SNAP (Supplemental Nutrition Assistance Program)


SNAP (Supplemental Nutrition Assistance Program) is a county-administered, federal program that assists people and families with low incomes to purchase food and better meet their nutritional needs.

The program is not intended to supply all of a person's or family's food needs. Instead, it is a supplement to help them achieve or maintain their independence.

Amount & Eligibility for Benefits

SNAP eligibility depends on the household's level of income, family size, shelter and utility costs. Households must have income at or below 130% of the federal poverty guideline.

There is no gross income test for elderly or disabled households. Monthly benefit levels are based on income, number of certified (eating Units) in the household and any shelter or utility expenses paid/verified.

If everyone in a household qualifies for General Assistance (GA) or Supplemental Security Income (SSI), they would also qualify for SNAP. Households exiting the Minnesota Family Investment Program (MFIP) may still qualify for continued food assistance from the SNAP Program.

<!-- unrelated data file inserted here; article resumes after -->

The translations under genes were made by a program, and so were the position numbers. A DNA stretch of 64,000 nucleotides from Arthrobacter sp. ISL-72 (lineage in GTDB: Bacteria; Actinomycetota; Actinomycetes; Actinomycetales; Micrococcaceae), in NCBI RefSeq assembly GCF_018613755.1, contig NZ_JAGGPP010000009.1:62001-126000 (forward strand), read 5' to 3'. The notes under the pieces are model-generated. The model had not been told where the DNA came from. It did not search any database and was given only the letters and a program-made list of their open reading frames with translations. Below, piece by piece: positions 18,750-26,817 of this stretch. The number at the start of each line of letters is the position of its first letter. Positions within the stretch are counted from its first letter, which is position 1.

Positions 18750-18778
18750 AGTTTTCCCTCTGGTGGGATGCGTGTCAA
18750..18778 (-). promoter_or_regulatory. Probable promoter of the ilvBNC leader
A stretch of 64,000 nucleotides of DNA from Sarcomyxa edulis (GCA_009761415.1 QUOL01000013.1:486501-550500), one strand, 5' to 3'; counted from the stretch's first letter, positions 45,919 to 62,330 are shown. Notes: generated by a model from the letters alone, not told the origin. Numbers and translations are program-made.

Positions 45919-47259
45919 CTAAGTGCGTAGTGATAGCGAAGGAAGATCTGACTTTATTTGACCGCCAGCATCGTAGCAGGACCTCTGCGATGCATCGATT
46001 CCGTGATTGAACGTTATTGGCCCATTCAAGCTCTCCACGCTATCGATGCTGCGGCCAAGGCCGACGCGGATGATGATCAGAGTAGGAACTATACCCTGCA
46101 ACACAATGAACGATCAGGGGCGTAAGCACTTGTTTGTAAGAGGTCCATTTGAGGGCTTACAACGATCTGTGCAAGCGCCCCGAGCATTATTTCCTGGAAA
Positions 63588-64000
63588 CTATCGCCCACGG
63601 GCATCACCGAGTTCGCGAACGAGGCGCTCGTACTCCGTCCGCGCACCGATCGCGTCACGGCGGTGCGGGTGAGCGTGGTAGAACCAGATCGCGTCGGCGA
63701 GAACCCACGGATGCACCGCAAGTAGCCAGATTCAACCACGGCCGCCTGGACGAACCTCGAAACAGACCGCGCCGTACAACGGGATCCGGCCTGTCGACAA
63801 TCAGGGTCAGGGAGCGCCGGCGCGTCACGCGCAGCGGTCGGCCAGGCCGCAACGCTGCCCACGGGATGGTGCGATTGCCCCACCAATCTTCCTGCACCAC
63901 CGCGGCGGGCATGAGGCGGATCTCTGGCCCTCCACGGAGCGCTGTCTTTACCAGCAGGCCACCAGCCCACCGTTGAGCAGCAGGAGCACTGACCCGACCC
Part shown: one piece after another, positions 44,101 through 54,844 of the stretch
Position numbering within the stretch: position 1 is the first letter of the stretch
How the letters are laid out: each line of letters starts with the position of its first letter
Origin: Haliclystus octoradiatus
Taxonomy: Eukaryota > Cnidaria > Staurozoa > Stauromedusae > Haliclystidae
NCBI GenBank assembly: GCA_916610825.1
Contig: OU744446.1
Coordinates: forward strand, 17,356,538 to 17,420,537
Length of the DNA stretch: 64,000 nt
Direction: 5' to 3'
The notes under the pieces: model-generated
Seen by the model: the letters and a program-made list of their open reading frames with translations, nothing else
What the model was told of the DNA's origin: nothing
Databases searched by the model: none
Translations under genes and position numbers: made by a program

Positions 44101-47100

How to Apply

You will need to complete a Combined Application Form (CAF) and interview. Benefits are determined based on the date the first page of the CAF is received at the county office.

You can get a CAF from the Chisago County Center City Office by calling 651-213-5600, or North Branch Office by calling 651-213-5200.

If you are not able to go to your county office for an interview due to hardship, you can request a phone interview. You may also call the SNAP Hotline at 651-296-1835 in the Twin Cities metro area, or 800-657-3698 outside the metro area. For TTY service, call the Minnesota Relay at 711 or 800-627-3529.

You can apply for benefits online on the State of MN Website.

If you need assistance with your SNAP application, call Second Harvest Heartland SNAP outreach staff at 651-387-1606. They are available for one-on-one eligibility screening and application assistance.

How Benefits Are Received

Most food benefits are distributed through Electronic Benefit Transfer (EBT), which is similar to a debit card. Each month, recipients' EBT accounts are credited with their benefits. During the month, recipients use their cards to purchase food at enrolled grocery stores. The EBT card is then swiped through a point-of-sale terminal and the purchases are deducted from the account balance.

The recipient may authorize an additional person to use the EBT card. SNAP benefits can be used to buy food, or plants and seeds to grow food for you or your family. They can also be used at authorized sites for Meals on Wheels and Congregate Dining.

Helpful Resources